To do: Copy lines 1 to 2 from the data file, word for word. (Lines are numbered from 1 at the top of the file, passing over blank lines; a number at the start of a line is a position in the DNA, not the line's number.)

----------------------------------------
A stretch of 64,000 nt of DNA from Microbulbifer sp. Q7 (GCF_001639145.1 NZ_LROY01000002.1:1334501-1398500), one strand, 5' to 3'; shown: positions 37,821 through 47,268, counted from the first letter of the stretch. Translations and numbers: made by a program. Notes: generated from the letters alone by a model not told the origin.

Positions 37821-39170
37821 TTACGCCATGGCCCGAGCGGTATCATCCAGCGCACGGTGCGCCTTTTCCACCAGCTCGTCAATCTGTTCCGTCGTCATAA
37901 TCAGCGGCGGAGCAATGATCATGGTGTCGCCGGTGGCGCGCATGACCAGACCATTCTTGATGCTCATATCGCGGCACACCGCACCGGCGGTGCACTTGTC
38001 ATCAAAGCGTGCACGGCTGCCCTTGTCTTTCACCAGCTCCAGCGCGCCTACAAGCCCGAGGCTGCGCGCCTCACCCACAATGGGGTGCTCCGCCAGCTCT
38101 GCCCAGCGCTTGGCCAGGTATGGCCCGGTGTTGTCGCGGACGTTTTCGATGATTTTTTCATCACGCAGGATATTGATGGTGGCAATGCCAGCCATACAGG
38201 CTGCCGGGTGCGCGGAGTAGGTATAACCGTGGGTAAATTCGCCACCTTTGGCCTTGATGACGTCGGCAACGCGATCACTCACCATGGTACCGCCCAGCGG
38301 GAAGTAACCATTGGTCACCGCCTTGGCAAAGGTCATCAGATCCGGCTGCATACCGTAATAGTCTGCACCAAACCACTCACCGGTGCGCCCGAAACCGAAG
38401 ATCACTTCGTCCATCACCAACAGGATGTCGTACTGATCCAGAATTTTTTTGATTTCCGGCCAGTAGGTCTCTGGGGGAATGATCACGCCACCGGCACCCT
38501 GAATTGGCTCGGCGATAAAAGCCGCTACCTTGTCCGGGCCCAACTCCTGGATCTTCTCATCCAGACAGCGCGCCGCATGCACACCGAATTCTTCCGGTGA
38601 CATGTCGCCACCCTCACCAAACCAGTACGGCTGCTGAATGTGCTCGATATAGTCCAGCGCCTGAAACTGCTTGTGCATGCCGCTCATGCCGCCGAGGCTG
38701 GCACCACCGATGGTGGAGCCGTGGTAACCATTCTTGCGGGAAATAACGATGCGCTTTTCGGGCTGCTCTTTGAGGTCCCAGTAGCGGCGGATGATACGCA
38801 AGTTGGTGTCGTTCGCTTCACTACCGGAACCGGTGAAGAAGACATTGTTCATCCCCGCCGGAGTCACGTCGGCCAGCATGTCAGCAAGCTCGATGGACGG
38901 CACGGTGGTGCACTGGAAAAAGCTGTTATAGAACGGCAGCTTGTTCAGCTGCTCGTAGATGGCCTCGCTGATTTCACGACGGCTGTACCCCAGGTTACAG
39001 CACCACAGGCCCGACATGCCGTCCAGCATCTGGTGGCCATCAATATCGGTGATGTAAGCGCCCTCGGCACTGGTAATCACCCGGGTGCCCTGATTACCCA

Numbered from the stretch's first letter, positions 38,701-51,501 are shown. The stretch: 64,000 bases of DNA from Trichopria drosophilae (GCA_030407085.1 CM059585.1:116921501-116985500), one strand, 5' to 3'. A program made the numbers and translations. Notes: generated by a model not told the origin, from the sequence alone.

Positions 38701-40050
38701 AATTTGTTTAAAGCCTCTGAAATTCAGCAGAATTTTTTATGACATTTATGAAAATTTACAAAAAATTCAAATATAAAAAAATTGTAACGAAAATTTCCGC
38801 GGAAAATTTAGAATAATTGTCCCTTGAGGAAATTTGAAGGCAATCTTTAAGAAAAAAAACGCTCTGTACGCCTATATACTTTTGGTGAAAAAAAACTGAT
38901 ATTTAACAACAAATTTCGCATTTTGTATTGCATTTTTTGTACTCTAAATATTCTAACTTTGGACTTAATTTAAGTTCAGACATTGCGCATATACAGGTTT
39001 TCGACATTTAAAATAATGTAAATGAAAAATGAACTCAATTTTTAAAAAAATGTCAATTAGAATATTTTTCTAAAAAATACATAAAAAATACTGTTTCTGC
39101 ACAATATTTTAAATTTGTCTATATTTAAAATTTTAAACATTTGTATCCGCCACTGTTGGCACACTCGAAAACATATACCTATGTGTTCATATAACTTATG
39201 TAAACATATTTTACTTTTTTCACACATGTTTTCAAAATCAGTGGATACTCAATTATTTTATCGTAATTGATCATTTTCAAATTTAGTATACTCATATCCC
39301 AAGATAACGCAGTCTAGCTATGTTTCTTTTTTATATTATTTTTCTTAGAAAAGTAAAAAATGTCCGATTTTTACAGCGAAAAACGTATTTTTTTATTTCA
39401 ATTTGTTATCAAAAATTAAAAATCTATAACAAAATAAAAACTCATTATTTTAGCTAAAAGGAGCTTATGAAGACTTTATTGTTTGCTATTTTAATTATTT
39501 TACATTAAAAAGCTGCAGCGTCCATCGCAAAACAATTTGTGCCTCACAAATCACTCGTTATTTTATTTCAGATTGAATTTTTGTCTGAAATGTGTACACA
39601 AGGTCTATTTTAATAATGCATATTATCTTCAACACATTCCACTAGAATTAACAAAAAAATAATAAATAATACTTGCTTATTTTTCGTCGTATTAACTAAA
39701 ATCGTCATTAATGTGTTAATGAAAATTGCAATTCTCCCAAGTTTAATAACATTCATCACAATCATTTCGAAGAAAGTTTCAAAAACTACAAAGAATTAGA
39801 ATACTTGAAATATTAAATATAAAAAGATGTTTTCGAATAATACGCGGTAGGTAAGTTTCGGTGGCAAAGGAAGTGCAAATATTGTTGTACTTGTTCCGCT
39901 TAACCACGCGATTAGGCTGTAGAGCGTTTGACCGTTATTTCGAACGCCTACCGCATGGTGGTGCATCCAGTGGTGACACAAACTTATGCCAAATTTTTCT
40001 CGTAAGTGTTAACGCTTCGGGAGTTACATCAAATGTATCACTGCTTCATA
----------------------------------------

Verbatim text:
A stretch of 64,000 nt of DNA from Microbulbifer sp. Q7 (GCF_001639145.1 NZ_LROY01000002.1:1334501-1398500), one strand, 5' to 3'; shown: positions 37,821 through 47,268, counted from the first letter of the stretch. Translations and numbers: made by a program. Notes: generated from the letters alone by a model not told the origin.

Positions 37821-39170